freely to forgyue and forget offencys done and commytted vnto hym selfe / yet hathe hys hyghnesse […] a feruent affeccyon to right and iustyce in other mennys causys / and […] a tender zele to the conseruacyon of hys subgectys (of whose lyuys hys hyghe wysedome consydereth many to stande in parell by the gyuynge of pardon to a few wylfull murderers). (CW6 325/26-34)
The act of forgiving freely almost outlines the apotheosis of the King as the Redeemer, the Anointed Saviour. At the end of the account of the Hunne case as a satirical parody of three acts in More’s Dialogue, this unbelievable royal apotheosis fits the parody. As the three witnesses turned into caricatures because “mysse vnderstandynge maketh mysse reportynge” (CW6 324/33-34), so is the royal character exposed to become a pseudo-authority because he makes his decision according to the “reporte” (CW6 326/7) of other people and being “enformed of the trouth” (CW6 326/18) by agents. Coming to a decision of life or death in this way is disturbing, especially in the case of Henry VIII, whose “Coronation Ode” rang out delight in that it praised him for ignoring informers (cf., CW3/2 19/44, 103/11) and having former informers fettered and confined (cf., CW3/2 19/98, 107/2-3). Thus, “the kynges hyghe prudence” (CW6 326/7-8)—relying on external secondary sources of information—“perceth […] depe in to the botome of [this] doubtefull matter” (CW6 326/8-9) of seemingly material nature imitating in a distorted way the Lord of Hosts who probes with justice, who scrutinises the loins and heart (cf., JB Jer 20:12). On the textual surface directly and in the depth of the text indirectly, this almost blasphemous and sacrilegious parody of the King displays More’s loyal but critical relationship to him.
6. The allegories of a relationship: historic, Biblical and Aesopian
More’s direct and indirect, loyal and critical attitude towards the relationship between him and the King turns into allegoric representations in his works composed in the Tower that has become “a tower of strength against the face of the enemy.”
6.1 The Great Turk
The title-page of Mores’s Dialogue of Comfort against Tribulations (1534-1535) tells us that it was “made by an hungaryen in laten, & translatyd out of laten into French, & out of French into Englysh” (CW12 5/2-6). The fictitious Dialogue of Comfort takes place in Buda, the capital city of the realm of Hungary, after the Battle of Mohács when the Turks defeated Hungary on 29 August 1526, but before the final occupation of Hungary in 1529. Uncle Anthony and his cousin, Vincent discuss the tribulations they are about to face. Their situation is existentially shaken. The threat imposed upon the faithful Hungarian Christians by the Turks can be represented by the embodiment of the Great Turk. The historic source of the figure of the Great Turk can be Suleiman the Magnificent, and the Great Turk’s allegoric association on contemporary domestic grounds could be Henry VIII within the fictitious framework of the Dialogue. “[T]he greate Turke preparith a mervelouse mighty army” (CW12 188/9-10) to destroy the faithful. Uncle Anthony—who “had bene taken prisoner in Turkey ij tymes” (CW12 5/25)—“wold little fere all the preparacions that the great Turke could make” (CW12 193/25-26). Thus, Anthony shares his comforting disposition with his cousin, Vincent, saying that even the Great Turk’s whole empire can “be lost into christen mens handes […] whan christen peple shalbe mendid & grow in goddess favour agayne” (CW12 206/23-25). Talking “Of Imprisonment & [the] comfort theragaynst” (CW12 255/9), Vincent and Anthony can “se no prince that semeth to be out of prison / for yff the lakke of libertie to go where a man will be ymprisonment / […] / than is the great Turke by whome we so feare to be put in prison / in prison all redy hymselfe / for he may not go where he will” (CW12 259/23-27). With this meditative turn, the Great Turk, the so far invincible Ruler has been overcome and defeated spiritually. The “invincible” and “defeated” relations—physical and/or spiritual—establish a well defined but commutable relationship between the two parties involved.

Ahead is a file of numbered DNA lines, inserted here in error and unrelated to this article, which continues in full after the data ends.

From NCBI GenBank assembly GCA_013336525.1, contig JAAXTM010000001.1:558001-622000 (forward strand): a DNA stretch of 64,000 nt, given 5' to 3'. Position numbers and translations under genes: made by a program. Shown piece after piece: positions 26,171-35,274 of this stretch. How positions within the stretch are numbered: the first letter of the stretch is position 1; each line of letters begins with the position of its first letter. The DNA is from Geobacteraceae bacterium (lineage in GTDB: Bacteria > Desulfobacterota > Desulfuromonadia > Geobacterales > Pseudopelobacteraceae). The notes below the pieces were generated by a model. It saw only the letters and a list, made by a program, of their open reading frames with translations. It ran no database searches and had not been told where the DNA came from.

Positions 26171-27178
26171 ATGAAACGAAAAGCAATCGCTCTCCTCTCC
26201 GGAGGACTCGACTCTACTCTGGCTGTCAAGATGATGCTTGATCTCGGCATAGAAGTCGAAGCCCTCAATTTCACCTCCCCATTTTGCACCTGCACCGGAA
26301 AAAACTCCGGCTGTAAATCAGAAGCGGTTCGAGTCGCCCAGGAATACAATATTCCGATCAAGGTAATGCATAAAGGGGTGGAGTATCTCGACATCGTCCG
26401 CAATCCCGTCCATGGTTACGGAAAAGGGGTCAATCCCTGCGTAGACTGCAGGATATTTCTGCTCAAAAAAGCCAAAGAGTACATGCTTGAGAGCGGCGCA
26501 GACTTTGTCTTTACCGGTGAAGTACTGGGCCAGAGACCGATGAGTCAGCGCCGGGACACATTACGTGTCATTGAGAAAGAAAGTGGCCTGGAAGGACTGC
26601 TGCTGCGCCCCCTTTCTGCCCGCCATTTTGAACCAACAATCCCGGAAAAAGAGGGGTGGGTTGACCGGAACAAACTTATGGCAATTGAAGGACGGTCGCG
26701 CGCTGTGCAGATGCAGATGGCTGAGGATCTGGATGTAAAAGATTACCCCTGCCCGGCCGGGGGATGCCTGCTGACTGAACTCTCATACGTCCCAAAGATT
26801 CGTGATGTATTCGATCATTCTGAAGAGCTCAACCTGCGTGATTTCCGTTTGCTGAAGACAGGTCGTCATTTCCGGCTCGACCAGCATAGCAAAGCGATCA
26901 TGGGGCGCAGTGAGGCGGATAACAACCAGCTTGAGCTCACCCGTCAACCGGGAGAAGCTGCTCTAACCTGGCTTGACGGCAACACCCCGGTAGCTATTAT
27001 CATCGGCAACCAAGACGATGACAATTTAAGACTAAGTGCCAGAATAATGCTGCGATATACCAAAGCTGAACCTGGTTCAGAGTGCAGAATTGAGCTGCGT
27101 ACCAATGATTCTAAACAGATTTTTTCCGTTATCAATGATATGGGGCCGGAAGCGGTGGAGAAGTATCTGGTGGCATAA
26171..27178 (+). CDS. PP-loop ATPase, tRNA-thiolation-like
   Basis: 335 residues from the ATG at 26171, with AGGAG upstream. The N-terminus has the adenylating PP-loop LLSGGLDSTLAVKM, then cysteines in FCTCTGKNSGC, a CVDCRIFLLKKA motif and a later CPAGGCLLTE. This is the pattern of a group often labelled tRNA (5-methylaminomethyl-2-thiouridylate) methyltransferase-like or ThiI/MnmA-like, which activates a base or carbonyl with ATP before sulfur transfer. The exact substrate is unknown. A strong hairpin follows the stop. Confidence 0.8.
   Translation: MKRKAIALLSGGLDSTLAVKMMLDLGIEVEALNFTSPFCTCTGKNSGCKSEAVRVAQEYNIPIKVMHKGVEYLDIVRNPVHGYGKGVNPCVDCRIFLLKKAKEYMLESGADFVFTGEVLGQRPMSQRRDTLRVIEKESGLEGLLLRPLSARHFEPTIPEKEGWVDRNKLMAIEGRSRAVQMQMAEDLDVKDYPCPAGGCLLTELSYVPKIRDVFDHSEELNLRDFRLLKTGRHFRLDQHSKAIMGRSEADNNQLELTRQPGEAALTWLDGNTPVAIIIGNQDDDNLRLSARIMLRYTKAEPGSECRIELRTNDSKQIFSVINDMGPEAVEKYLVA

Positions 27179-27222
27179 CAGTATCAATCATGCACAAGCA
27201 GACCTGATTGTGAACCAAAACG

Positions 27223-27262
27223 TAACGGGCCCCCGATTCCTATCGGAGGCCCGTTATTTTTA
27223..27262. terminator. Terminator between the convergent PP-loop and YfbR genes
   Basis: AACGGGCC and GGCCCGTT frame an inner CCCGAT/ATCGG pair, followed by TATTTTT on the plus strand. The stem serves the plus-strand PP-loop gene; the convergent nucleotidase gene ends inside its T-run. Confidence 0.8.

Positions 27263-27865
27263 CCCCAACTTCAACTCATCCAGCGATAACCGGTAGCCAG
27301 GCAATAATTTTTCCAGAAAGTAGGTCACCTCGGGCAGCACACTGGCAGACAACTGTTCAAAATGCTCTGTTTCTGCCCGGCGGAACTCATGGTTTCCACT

When Anthony and Vincent consider that “many men endure imprisonment willingly” (CW12 279 headline), one of their examples is Saint John the Baptist.